Since 2005, many people have asked questions about Stellartone's charts, which compare the EQ curves of a standard tone pot vs an array of fixed capacitors. "Why do ToneStylers sound different than tone pots?" The internet is full of such questions... but usually the wrong answers! Here's the "true story".
To start... the most-popular criticism, "Those chart curves don't look like pickup outputs!"... is 100% true! This is because contrasting guitars, basses and pickups are electronically and tonally different. One EQ chart cannot possibly represent all instruments.
It's impractical to test hundreds of pickups and instruments, then publish contrasting EQ chart curves for each one, in a comprehensive booklet. Likewise, it would be of limited value to "average" the frequency response curves of hundreds of combinations of pickups, strings, chords played... plus the circuit's inductance, impedance, and DC resistance... plus the cable's capacitance, the amps & speaker cabinets, the microphones, etc. Such a hybrid chart might look nice... but it too would fail to represent real-world "pickup+tone control" EQ curves.
So, rather than choosing one popular guitar or bass as the sound source, or normalizing the huge sampling of possible sources, as described above... Stellartone used a pink noise generator!
To create these tone control charts, the pink noise signal passes through the tone control or capacitor circuit being evaluated, and into a digital frequency spectrum analyzer:
The digital & monochrome graphical output of the Minilyzer is then imported into Adobe Photoshop to produce the multi-color curves shown in our animated GIF charts.
The second-most popular internet criticism... that our enhanced color EQ charts are an "artist's rendering"... is also 100% true! However, the X-Y axes, data points, and EQ curves are 100% accurate - there's zero normalization, guesswork or opinion shown.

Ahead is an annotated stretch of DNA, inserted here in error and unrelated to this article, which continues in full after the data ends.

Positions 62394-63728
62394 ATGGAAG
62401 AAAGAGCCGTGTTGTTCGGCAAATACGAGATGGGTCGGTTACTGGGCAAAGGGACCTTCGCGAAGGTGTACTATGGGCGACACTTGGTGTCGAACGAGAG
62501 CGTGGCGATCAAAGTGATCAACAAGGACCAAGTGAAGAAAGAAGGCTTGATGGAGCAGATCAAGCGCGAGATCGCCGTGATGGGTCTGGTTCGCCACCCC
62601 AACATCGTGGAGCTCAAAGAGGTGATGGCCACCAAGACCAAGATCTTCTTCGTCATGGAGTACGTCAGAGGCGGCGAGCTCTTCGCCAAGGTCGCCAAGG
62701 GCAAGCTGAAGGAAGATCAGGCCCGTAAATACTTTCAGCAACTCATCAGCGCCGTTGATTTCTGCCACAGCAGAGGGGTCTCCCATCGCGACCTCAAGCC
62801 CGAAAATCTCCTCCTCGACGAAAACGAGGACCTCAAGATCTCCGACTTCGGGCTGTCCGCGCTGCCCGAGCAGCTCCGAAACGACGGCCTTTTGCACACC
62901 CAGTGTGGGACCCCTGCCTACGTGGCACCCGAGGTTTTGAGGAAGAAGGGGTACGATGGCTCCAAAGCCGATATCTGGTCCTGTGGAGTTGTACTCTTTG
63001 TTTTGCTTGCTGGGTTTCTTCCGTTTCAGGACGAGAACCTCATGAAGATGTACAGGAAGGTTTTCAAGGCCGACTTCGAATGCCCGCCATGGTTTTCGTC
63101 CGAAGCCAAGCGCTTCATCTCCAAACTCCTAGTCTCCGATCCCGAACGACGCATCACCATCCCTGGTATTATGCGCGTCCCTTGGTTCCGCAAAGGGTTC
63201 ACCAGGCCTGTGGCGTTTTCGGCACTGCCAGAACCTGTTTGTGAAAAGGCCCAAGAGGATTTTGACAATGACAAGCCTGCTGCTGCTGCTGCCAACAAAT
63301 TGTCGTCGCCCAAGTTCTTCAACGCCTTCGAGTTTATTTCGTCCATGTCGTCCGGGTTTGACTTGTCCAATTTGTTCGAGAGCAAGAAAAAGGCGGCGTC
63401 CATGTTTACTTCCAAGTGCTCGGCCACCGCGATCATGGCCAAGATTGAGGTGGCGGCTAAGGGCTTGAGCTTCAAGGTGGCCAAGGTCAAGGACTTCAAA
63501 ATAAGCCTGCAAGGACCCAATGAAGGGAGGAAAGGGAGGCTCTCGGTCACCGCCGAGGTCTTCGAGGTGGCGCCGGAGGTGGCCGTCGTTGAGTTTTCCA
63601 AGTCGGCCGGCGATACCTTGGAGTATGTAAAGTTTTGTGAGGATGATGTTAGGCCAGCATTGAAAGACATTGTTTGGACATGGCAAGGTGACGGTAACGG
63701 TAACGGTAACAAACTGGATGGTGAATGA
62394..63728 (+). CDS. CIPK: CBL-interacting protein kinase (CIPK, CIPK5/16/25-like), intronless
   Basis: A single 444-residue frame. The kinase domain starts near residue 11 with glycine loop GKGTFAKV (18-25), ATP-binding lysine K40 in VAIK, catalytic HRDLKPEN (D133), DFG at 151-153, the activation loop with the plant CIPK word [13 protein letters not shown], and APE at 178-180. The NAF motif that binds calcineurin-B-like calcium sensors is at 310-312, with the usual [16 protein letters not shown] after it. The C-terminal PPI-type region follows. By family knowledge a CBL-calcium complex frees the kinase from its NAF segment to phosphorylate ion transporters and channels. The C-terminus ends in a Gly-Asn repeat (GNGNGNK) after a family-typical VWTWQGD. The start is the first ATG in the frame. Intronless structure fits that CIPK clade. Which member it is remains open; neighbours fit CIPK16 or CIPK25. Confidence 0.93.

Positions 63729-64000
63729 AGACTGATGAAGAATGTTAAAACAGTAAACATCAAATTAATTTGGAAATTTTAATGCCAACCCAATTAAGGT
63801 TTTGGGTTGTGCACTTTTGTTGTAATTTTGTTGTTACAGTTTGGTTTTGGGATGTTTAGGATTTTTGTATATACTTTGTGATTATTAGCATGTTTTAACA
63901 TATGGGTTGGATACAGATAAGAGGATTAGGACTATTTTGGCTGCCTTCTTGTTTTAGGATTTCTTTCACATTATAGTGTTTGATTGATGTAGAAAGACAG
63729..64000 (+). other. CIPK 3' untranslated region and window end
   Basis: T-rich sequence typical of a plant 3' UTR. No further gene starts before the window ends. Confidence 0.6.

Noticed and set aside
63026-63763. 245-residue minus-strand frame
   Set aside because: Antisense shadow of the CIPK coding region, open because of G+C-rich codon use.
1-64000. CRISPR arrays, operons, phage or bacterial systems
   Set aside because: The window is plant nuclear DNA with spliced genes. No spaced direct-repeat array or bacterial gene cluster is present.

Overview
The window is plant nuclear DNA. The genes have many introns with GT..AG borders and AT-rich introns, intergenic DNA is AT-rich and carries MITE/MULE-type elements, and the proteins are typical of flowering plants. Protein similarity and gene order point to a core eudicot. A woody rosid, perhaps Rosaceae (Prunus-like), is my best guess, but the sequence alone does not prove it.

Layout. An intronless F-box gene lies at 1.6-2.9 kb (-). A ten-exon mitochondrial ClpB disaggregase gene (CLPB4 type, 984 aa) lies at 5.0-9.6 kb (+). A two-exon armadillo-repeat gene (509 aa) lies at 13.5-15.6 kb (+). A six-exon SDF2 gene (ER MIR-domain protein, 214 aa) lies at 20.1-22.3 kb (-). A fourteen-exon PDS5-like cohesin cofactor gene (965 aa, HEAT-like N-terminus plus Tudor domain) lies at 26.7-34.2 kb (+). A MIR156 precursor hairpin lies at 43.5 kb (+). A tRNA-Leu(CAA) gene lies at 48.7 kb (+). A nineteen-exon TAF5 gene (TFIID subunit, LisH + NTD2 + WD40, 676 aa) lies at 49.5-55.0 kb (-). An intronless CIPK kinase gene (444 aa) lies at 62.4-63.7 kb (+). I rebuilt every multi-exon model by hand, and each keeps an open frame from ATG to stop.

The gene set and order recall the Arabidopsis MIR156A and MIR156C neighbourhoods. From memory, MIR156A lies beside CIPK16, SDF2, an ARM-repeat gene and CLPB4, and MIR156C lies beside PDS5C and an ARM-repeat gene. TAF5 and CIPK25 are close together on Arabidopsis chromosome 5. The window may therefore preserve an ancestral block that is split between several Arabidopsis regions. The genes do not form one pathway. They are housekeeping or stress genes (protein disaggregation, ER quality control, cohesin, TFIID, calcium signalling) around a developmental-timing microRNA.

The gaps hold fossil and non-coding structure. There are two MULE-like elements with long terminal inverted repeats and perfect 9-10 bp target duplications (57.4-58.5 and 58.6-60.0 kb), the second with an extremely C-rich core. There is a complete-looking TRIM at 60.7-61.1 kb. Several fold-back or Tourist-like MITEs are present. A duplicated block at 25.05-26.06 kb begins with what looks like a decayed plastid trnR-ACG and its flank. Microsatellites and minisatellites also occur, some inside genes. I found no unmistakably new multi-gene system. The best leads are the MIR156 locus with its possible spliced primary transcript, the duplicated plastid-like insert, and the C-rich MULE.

By virtue of the flat and wide frequency response of pink noise, the resulting smooth EQ curves lack the many peaks, valleys, spikes, notches, cut-offs and drop-outs, as produced in the real world of guitars, basses and audio equipment. If a source's irregular audio response was used, this would be reflected in a correspondingly-irregular tone control EQ curve... with what value? That ragged result would fail to display the smooth & uniform performance of tone capacitors.
Most importantly... pink noise is an actual audio signal, actually being measured! These charts are not simply a mathematical prediction of a virtual audio signal passing through virtual components, as generated by hobby programs such as "SPICE". There is no THEORY, FORMULAE or ASSUMPTION in this data. Stellartone's EQ charts are REAL... and 100% accurate.
Here's why popular "virtual EQ charts" have little value: if an actual capacitor produces a measurable -7dB per octave roll-off slope curve... but a computer program incorporates an untrue -5dB per octave roll-off slope curve, the theoretical tool will not provide any valid data. This coding defect is known as "garbage in... garbage out". When "virtual audio" software produces precisely the same EQ curves as physical capacitors, that will change.
The same problem is seen in various published efforts to analyze pickups and tone controls, via practical experimentation and measurements in the studio. While these exercises may be well-meaning, the results are typically incorrect, due to the inclusion of the many uncontrolled variables described above... or, simply due to "confirmation bias".
Some writers assert that magical capacitors exist, which shift the roll-off frequency when the tone pot is adjusted in resistance! Other writers believe that a 500kΩ tone pot "sounds different" if the resistive component is carbon-composition, vs cermet plastic. Such claims are easily refuted.
Two high-quality capacitors with identical measured capacitance values, but different dielectric materials (such as ceramic vs polyester), will produce electrically and sonically-identical roll-off curves... IDENTICAL. As proven in countless double-blind listening tests, one quality .022µF tone cap does not "sound better"... or even "sound different"... than another. The perception that an unprovable and unrepeatable tonal difference exists... is known as "magical thinking". Should you volunteer as a subject in such a listening test, prepare to be embarrassed... and educated! When a difference in electrical specifications cannot be quantified by any objective means, it cannot be qualified by any subjective means.
In summary, Stellartone's charts cannot show how a tone pot, or a tone capacitor, interacts with everything else in a guitar, bass, or amplifier. By eliminating the electrical and sonic variables produced in the real world... from guitar pick to speaker grille... these pink noise EQ charts solely display HOW TONE CONTROLS ACTUALLY WORK... and that's all!
Copyright 2023 by Don Campbell & Stellartone